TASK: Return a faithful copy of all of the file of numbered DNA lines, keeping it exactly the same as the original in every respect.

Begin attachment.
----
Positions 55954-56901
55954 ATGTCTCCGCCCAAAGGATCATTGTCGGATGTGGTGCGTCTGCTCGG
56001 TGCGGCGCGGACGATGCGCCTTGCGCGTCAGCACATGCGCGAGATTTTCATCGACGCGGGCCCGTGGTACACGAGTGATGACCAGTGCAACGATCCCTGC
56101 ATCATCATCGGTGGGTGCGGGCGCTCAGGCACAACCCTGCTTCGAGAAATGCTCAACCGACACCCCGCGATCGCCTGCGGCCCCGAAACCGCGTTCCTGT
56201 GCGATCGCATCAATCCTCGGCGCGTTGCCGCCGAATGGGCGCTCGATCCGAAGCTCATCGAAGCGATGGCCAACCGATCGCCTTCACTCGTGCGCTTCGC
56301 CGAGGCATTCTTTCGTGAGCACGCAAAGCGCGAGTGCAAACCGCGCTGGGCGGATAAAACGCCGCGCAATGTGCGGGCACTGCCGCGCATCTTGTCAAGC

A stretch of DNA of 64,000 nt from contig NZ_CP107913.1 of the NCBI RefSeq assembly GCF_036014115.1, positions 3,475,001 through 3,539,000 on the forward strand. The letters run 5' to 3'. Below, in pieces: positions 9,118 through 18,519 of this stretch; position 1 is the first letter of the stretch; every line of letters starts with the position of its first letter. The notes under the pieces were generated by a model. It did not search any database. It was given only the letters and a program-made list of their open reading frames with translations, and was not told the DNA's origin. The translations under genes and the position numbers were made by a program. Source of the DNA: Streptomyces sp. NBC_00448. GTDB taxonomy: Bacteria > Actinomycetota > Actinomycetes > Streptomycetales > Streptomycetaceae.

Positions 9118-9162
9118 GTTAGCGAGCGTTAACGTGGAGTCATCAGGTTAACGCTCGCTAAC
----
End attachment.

Positions 55954-56901
55954 ATGTCTCCGCCCAAAGGATCATTGTCGGATGTGGTGCGTCTGCTCGG
56001 TGCGGCGCGGACGATGCGCCTTGCGCGTCAGCACATGCGCGAGATTTTCATCGACGCGGGCCCGTGGTACACGAGTGATGACCAGTGCAACGATCCCTGC
56101 ATCATCATCGGTGGGTGCGGGCGCTCAGGCACAACCCTGCTTCGAGAAATGCTCAACCGACACCCCGCGATCGCCTGCGGCCCCGAAACCGCGTTCCTGT
56201 GCGATCGCATCAATCCTCGGCGCGTTGCCGCCGAATGGGCGCTCGATCCGAAGCTCATCGAAGCGATGGCCAACCGATCGCCTTCACTCGTGCGCTTCGC
56301 CGAGGCATTCTTTCGTGAGCACGCAAAGCGCGAGTGCAAACCGCGCTGGGCGGATAAAACGCCGCGCAATGTGCGGGCACTGCCGCGCATCTTGTCAAGC

A stretch of DNA of 64,000 nt from contig NZ_CP107913.1 of the NCBI RefSeq assembly GCF_036014115.1, positions 3,475,001 through 3,539,000 on the forward strand. The letters run 5' to 3'. Below, in pieces: positions 9,118 through 18,519 of this stretch; position 1 is the first letter of the stretch; every line of letters starts with the position of its first letter. The notes under the pieces were generated by a model. It did not search any database. It was given only the letters and a program-made list of their open reading frames with translations, and was not told the DNA's origin. The translations under genes and the position numbers were made by a program. Source of the DNA: Streptomyces sp. NBC_00448. GTDB taxonomy: Bacteria > Actinomycetota > Actinomycetes > Streptomycetales > Streptomycetaceae.

Positions 9118-9162
9118 GTTAGCGAGCGTTAACGTGGAGTCATCAGGTTAACGCTCGCTAAC